2013 Sundance Film Festival

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2013 Sundance Film Festival
SFF13poster.jpg
Festival poster
Opening filmMay In the Summer
Closing filmJobs
LocationPark City, Salt Lake City, Ogden, and Sundance, Utah
Hosted bySundance Institute
Festival dateJanuary 17–27, 2013
LanguageInternational
www.sundance.org/festival/
2012 Sundance Film Festival2014 Sundance Film Festival
 
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2013 Sundance Film Festival
SFF13poster.jpg
Festival poster
Opening filmMay In the Summer
Closing filmJobs
LocationPark City, Salt Lake City, Ogden, and Sundance, Utah
Hosted bySundance Institute
Festival dateJanuary 17–27, 2013
LanguageInternational
www.sundance.org/festival/
2012 Sundance Film Festival2014 Sundance Film Festival

The 2013 Sundance Film Festival took place from January 17, 2013 until January 27, 2013 in Park City, Utah, United States, with screenings in Salt Lake City, Utah, Ogden, Utah, and Sundance, Utah.

The festival had 1,830 volunteers.[1]

Films[edit]

A record 12,146 films were submitted, 429 more films than the 2012 festival. 4,044 feature films were submitted and 119 were selected (with 103 of them being world premieres). 8,102 short films were submitted and 65 were selected.[2][3] The festival had films representing 32 countries, from 51 first-time filmmakers,[4] 27 of which had films in competition.[2]

For the first time in the festival's history, half of the films featured were made by women[4] and half by men. In the U.S. dramatic competition, 8 directors were women and 8 were men. In the U.S. documentary competition, 8 directors were women and 8 were men.[5] In the dramatic premieres category, however, only 3 of the 18 films were directed by women.[5]

Cara Mertes, director of the Sundance Institute Documentary Film Program and Sundance Documentary Fund, said that of the 40 documentaries at this year's festival, 12 of them came through the Documentary Film Program, which "really came here in 2002."[6] Linsanity, a documentary about the rise of Asian American basketball player Jeremy Lin, premiered to a sold-out screening on January 20.[7][8] The Los Angeles Times wrote that it received a "rousing response, easily making it one of the most crowd-pleasing documentaries to play the festival this year."[8]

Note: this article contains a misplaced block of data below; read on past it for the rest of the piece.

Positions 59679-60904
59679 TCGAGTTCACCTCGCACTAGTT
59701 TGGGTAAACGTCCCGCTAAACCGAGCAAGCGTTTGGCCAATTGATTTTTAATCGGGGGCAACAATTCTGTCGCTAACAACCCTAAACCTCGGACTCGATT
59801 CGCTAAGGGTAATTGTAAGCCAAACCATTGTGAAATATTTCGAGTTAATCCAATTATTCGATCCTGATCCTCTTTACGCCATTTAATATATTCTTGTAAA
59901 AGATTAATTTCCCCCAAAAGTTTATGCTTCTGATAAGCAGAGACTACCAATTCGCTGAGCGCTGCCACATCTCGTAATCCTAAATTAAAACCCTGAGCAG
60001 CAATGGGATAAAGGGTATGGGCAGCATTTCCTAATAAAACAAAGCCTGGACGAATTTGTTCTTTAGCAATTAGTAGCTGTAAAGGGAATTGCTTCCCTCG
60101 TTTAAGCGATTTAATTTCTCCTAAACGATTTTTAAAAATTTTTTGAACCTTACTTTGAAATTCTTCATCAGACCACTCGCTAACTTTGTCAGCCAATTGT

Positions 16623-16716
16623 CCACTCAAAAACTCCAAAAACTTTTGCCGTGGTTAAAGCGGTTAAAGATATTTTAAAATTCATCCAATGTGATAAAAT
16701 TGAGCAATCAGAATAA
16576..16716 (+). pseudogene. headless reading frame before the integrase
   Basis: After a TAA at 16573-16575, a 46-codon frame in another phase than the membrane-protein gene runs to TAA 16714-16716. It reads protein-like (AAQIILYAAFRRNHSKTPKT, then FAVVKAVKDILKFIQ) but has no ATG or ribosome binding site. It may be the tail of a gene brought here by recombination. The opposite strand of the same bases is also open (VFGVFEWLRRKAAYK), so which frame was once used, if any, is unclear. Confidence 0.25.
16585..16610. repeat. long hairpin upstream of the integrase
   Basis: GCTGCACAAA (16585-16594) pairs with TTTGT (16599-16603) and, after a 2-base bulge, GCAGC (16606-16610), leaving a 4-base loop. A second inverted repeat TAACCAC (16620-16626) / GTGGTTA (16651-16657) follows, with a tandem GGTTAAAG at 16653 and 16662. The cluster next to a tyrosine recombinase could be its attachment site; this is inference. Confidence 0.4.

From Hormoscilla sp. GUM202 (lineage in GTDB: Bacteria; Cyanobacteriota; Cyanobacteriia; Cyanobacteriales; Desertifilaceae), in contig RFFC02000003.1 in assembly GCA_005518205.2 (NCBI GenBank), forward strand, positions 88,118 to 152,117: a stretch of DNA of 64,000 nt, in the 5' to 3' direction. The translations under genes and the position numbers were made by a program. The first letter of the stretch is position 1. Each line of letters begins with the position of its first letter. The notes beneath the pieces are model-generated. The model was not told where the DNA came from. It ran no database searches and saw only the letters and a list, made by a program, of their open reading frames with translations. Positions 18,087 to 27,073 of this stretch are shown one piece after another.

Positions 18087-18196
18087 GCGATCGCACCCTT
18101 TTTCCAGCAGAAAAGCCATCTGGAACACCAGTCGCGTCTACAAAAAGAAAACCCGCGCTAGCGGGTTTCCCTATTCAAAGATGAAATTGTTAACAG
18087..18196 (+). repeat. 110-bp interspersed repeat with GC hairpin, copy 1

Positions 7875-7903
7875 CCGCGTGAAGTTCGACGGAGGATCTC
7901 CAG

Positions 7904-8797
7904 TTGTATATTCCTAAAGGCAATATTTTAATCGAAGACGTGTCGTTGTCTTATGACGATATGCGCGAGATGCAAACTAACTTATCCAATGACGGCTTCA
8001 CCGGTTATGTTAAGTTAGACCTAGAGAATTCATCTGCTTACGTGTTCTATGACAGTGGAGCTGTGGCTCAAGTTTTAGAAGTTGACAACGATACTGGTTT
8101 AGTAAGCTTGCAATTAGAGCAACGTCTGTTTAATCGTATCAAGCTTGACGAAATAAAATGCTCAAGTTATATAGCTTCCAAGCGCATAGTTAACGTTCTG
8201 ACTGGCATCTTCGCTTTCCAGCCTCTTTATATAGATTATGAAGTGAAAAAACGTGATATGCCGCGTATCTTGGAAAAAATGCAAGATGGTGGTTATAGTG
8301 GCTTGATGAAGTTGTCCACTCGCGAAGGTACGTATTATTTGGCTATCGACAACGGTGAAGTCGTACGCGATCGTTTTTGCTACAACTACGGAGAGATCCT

Awards[edit]

The awards ceremony was held on January 26, 2013 a few miles north of Park City, Utah at Kimball Junction at the Basin Recreation Fieldhouse,[1] and was hosted by Joseph Gordon-Levitt.[2]

Additional awards were presented at separate ceremonies.[2] The Shorts Awards were presented January 22, 2013[1] at the Jupiter Bowl at Redstone Square.[9]

For the first time since 2009, the same film won the top awards from judges and audiences. Fruitvale won both the U.S. Dramatic Grand Jury Prize, and the U.S. Dramatic Audience Award. Blood Brother also won both top prizes in the U.S. Documentary competition, the Grand Jury Prize and the Audience Award.[11]

Juries[edit]

Nineteen of the jury members, which award prizes to films, were announced on December 19, 2012.[12] The 5 members of the Alfred P. Sloan Jury, which will also took part in the Science in Film Forum Panel, were announced on January 17, 2013.[13] Presenters of awards are followed by asterisks:[1][2][9]

Others who presented awards included Barbara Kopple, Joseph Gordon-Levitt, and Mariel Hemingway.[2]

Festival theaters[edit]

[14]

Sundance Film Festival U.S.A.[edit]

On January 31, 2013 the festival sent 10 filmmakers to 10 cities across the US to screen and discuss their films. The cities and films were:[15]

Reception[edit]

Matt Patches of Hollywood.com wrote that the festival is more important than ever after Beasts of the Southern Wild, which debuted at the 2012 Sundance Film Festival, winning the U.S. Dramatic Grand Jury Prize and the U.S. Dramatic Cinematography Award, and going on to garner four Oscar nominations at the 85th Academy Awards (Best Picture, Best Director, Best Adapted Screenplay, and Best Actress). He wrote, "we're living in a post-Beasts world where a Sundance unknown can end a year-long journey at the Best Directors table." He said "studios are looking to Sundance for recommendations."[16] Robert Redford said Beasts of the Southern Wild "is probably one of the great examples that we have of why Sundance is here and what my intention was to begin with." Kristopher Tapley wrote the film "was nurtured through the Sundance Institute's system every step of the way", mentioning the Screenwriters Lab, the Directors Lab, and funding at the Creative Producing Summit.[17]